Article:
The paper was flown back to Kauai each day. The company had a skeleton crew of delivery people, and residents would also come in to pick up papers for their neighborhoods.
“At one point the circulation director was out in the street and people would just stop and grab them,” De Silva said. “It was the first news they had seen. The people in Lihue had no idea what was happening in Waimea or Hanalei.”
There was no charge for the papers during the first few days after the storm, as it was considered a priority to get vital information out to the public. For example, the paper let people know where to go for services or how to handle emergencies.
The staff sent to Oahu welcomed the call to return to Kauai. They left behind damaged homes and families who weren’t happy about them leaving.
“We were waiting and wanting to come home so badly,” De Silva said.
Oyadomari said the printing continued on Oahu with the staffers working on a rotation. It was critical as people were really hungry and grateful for news about the other parts of the island, he said.
“It was the one time I felt really good,” he said. “We did something really good for the community and it was very gratifying.”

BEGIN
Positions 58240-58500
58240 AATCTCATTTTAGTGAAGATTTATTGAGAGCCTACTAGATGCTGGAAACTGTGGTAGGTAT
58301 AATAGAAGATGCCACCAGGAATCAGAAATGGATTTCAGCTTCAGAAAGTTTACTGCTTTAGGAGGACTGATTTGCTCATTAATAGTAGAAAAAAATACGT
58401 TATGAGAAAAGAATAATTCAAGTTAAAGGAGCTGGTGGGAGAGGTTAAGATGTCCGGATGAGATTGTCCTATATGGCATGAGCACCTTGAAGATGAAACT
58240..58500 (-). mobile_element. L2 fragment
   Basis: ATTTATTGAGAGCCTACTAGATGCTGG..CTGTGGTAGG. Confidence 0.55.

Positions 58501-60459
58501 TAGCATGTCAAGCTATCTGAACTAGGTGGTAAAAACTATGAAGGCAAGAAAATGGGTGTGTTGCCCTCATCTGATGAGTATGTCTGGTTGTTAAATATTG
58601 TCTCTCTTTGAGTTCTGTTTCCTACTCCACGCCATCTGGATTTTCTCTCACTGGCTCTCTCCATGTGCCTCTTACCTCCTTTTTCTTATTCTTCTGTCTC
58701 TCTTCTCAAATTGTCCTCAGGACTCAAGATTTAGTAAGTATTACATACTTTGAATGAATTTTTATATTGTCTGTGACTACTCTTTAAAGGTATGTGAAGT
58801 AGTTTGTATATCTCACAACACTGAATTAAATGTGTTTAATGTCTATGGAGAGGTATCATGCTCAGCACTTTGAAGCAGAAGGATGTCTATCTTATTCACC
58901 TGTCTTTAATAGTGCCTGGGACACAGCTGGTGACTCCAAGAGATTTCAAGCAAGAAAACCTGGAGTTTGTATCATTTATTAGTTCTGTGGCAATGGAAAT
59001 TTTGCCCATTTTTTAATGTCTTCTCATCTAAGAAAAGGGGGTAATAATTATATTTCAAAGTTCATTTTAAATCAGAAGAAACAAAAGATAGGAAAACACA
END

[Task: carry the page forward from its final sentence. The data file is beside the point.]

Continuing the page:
Oyadomari recalls the months that followed involved a lot of lunches at the Salvation Army and cooking on a kerosene stove. His children got tired of eating hamburgers, he said.
At the paper, everybody gave an extra effort that you don’t see unless something like a disaster happens.
“It’s amazing how people pulled together,” said Oyadomari. “They worked under very difficult conditions, and nobody complained. They put their head down and worked very long hours.”
The next challenge for the news team was to transition from emergency updates back to a newspaper again, De Silva said. Iniki had temporarily changed the paper’s direction from news to information provider.
“Two months later, we put together a special section and that was the beginning of us getting back to normal,” she said. “We all focused on the project and we were proud of it.”
It was the beginning of a five-year period of recovery. After a few months her reporters began to transition out and the family that weathered Iniki was breaking apart.
“The special section was one of the last things we all did together,” she said. “After that, people began drifting away.”
De Silva started at The Garden Island as a proofreader and worked in composition for 14 years, before moving into editorial as an associate editor. Her final two years at the newspaper was spent as the special sections editor. She retired in 2008 after 37 years with The Garden Island.
Fujimoto, who is still hard at work at The Garden Island, said he considers the hurricane and its aftermath one of the most important events he has covered as a reporter.
“I wouldn’t say it was a moment to be proud of, but a moment where we can feel a sense of achievement. … It’s an example of people’s resiliency and their goodness. It shows how at that time we became one big ohana.”